The importance of belonging and attachment as a driving force in our lives has been proven by neuroscience, and the role vulnerability plays in building attachments is key, yet so very difficult for us to express.

I was in the dark

When I first became a mother, I was in the dark throes of postnatal depression and the one resounding piece of advice all the professionals gave me was to learn to ask for help and support from family and friends. I realized then that somewhere along the way I had programmed myself to be shameful of needing help.

Why is it difficult to acknowledge that
we have weaknesses and need support from people?

Why is it difficult to acknowledge that we have weaknesses and need support from people? We don’t penalize others for it, in fact, we enjoy helping others– helping others releases dopamine in the human brain and is termed “the helpers high”.

Endless sleepless nights

A few years ago, my children were sick, and after what felt like endless sleepless nights I woke up to a serious lack of groceries for which I could not leave the house with two very sick kids asleep on the couch. I had no choice but to be vulnerable, revealing my imperfections, and ask my friends for help. They swooped in and brought me the much-needed provisions. I felt so cared for and felt closer to them than ever before. They did not admonish me– they supported me! It made me feel like we could achieve anything together!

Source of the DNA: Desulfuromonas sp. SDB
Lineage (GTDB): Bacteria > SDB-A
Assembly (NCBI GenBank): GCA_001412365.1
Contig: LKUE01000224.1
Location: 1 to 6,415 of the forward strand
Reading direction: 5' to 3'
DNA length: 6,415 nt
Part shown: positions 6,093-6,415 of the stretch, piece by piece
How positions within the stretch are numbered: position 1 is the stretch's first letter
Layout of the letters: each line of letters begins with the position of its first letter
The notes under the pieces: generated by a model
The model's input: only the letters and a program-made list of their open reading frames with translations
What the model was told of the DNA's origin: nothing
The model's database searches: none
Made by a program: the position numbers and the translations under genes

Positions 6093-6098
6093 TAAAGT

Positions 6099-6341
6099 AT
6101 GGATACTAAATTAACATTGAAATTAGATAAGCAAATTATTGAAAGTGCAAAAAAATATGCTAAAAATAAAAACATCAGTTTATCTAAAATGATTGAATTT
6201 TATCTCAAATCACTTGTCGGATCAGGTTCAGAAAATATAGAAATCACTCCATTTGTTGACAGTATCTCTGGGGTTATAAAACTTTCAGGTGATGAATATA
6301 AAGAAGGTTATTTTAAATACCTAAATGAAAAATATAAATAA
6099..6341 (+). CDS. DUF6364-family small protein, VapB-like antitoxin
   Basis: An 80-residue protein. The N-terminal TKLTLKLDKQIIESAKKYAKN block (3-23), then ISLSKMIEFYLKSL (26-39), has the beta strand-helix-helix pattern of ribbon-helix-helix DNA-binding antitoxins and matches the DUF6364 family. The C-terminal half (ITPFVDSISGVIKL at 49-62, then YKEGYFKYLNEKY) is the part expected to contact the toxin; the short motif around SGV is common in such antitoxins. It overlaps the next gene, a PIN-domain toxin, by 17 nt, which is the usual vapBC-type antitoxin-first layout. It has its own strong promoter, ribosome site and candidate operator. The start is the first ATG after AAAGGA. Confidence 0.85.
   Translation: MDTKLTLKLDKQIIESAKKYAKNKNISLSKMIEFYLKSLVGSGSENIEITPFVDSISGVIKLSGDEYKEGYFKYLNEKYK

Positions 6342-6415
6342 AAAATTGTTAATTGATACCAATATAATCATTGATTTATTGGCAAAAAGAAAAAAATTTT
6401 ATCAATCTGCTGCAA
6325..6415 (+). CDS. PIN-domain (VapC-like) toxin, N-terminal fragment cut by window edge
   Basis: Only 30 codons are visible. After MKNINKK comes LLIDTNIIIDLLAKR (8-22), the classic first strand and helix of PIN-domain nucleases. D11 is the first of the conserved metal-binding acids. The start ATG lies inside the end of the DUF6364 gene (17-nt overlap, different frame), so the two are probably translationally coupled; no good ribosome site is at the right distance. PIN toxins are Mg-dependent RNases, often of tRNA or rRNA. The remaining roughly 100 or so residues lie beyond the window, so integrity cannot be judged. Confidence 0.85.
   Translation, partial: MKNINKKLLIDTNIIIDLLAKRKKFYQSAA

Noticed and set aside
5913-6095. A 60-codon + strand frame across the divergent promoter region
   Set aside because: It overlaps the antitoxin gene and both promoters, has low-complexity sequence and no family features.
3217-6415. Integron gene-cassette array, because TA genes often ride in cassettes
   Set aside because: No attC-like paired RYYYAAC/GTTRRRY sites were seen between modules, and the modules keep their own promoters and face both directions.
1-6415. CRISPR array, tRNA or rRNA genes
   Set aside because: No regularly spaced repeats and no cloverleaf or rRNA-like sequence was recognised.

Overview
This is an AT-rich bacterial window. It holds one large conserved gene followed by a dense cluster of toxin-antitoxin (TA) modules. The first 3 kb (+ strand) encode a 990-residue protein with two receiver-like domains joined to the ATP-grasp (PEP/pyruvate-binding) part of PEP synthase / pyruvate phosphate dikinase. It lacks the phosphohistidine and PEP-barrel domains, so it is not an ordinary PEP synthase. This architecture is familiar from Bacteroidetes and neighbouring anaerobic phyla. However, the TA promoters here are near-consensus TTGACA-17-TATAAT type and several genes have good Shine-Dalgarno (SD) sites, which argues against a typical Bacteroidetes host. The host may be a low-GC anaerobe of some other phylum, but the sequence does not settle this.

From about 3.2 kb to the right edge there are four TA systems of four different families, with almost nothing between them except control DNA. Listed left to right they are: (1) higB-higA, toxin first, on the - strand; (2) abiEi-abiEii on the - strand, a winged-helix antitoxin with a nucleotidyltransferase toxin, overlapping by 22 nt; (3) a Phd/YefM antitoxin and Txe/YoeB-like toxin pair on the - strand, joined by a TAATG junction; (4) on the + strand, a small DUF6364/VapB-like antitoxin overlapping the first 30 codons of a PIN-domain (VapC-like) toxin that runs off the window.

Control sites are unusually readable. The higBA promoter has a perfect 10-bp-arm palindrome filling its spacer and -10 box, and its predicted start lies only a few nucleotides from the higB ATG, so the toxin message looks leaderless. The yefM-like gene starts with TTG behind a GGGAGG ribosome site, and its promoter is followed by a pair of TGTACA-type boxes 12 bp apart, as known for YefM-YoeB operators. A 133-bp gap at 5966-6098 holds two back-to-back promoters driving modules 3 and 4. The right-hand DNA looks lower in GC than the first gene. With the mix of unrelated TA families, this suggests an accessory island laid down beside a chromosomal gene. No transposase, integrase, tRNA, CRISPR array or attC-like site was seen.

Dr.Louis Cozolino, Professor of Neuro-psychotherapy states that “we are not the survival of the fittest; we are the survival of the nurtured” by pointing to research that has proven our need for belonging and human attachment comes before our need for food and shelter. And since vulnerability is an important factor to this equation let’s remind ourselves of Dr. Brené Brown’s wise words: “vulnerability is not weakness; it’s our greatest measure of courage.”